Look for the highest dividend yield.
1 min read


Looking for the highest dividend yield is a financial fallacy essentially because a high dividend yield is not always synonymous with a healthy or successful business. Some individuals perceive a high dividend yield as a sure bet on return on investment. This misconception is often because the dividend yield represents the return investors receive for every dollar they invest in a company’s equity. However, a high dividend yield could also be a warning sign that the company is experiencing financial difficulties.

A high dividend yield can be attributed to a decrease in the price of a stock relative to its dividend payout which might be due to poor financial performance. Essentially, if a company’s stock price is falling while its dividend payout remains constant, the dividend yield will increase. This could imply that the company is not generating adequate profits or that it may have substantial debts. Therefore, instead of indicating a strong financial position, a high dividend yield might suggest the opposite.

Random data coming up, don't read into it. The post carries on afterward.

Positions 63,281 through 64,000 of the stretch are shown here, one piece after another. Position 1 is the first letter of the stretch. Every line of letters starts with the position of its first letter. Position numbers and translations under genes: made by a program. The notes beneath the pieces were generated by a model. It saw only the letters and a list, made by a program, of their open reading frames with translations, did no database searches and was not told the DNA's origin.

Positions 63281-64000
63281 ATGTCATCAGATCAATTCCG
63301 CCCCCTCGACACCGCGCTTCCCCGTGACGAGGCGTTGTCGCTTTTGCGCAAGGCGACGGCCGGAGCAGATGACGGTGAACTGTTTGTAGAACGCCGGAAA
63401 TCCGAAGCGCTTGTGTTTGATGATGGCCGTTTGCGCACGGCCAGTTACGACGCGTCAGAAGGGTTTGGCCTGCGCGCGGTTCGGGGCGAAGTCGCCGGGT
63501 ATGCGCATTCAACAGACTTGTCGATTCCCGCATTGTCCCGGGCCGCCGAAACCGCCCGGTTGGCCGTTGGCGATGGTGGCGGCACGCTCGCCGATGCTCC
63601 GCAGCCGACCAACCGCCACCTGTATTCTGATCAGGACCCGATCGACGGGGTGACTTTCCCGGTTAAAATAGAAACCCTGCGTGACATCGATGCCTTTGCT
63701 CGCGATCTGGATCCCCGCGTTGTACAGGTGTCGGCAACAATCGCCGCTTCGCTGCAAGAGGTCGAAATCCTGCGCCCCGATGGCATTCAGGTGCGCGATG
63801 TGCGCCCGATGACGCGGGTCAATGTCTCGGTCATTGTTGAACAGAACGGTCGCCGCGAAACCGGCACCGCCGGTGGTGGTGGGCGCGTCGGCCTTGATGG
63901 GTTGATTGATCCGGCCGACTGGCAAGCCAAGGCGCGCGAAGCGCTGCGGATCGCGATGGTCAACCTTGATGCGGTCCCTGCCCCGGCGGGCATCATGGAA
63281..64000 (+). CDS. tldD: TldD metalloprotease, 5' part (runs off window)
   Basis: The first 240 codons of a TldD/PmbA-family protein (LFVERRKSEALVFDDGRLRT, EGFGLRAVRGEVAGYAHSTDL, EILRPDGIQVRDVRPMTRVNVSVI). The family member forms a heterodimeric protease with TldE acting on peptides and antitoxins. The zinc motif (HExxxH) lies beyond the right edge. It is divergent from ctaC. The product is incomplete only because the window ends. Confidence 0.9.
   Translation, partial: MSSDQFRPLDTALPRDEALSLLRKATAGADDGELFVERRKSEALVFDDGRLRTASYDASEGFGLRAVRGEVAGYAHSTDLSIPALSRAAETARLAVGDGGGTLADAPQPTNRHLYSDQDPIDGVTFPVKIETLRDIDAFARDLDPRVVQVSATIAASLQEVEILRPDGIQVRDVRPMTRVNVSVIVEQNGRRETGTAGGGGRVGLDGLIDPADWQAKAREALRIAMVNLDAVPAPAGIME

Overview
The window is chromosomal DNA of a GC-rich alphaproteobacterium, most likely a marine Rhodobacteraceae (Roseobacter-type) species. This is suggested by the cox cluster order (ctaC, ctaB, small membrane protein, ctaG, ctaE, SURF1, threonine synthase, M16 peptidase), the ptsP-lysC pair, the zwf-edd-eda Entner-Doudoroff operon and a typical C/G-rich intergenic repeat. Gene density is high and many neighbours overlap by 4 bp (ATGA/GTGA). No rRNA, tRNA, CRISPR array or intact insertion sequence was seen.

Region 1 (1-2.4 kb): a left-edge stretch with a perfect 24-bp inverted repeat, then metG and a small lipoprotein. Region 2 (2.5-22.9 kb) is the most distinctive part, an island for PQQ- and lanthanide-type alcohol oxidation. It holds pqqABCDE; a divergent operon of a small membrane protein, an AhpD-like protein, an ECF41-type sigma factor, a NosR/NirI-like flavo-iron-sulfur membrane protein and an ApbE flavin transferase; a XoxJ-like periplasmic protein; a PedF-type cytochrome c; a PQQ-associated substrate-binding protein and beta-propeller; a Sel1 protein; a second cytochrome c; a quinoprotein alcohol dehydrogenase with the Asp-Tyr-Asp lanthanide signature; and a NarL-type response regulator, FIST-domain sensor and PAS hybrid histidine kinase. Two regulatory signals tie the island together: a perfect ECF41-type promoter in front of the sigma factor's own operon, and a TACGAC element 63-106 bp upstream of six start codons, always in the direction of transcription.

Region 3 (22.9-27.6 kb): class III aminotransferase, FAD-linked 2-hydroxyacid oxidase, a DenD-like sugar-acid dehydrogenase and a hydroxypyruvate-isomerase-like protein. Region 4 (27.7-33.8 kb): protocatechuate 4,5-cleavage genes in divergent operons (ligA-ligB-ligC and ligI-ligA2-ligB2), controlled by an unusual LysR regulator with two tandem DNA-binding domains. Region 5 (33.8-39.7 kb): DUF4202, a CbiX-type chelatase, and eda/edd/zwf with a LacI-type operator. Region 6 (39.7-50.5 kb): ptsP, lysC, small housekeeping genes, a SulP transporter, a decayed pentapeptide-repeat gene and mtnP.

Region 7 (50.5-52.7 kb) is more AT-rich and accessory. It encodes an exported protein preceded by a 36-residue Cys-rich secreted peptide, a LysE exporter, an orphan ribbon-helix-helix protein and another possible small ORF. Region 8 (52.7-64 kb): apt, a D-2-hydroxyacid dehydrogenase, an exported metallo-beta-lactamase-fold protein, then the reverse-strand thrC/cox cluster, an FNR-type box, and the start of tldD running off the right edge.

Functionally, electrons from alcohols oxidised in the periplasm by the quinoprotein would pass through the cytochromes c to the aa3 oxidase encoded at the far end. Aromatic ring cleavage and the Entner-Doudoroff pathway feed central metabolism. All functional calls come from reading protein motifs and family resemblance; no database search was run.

In a volatile market, the promise of a high dividend yield can be comforting. It gives the illusion of a safe and steady return.

However, An effective financial strategy is to analyze a company’s overall financial health before investing, considering factors such as its earnings growth, debt levels, cash flows, P/E ratio, etc. Additionally, it’s vital to diversify investments to effectively manage risk and potential returns.

Further readings:

  1. “The Little Book of Big Dividends: A Safe Formula for Guaranteed Returns” by Charles B. Carlson. Book Link. This book emphasizes on the significance of analyzing companies as a whole rather than just focusing on the dividend yield.

  2. “The 3 Biggest Misconceptions About Dividend Stocks” - Investopedia

  3. “Investment Fables: Exposing the Myths of ‘Can’t Miss’ Investment Strategies” by Aswath Damodaran. Book Link. This book delves into prevalent investment myths, including the high dividend yield fallacy.

  4. “Dividend Yield” - Wikipedia.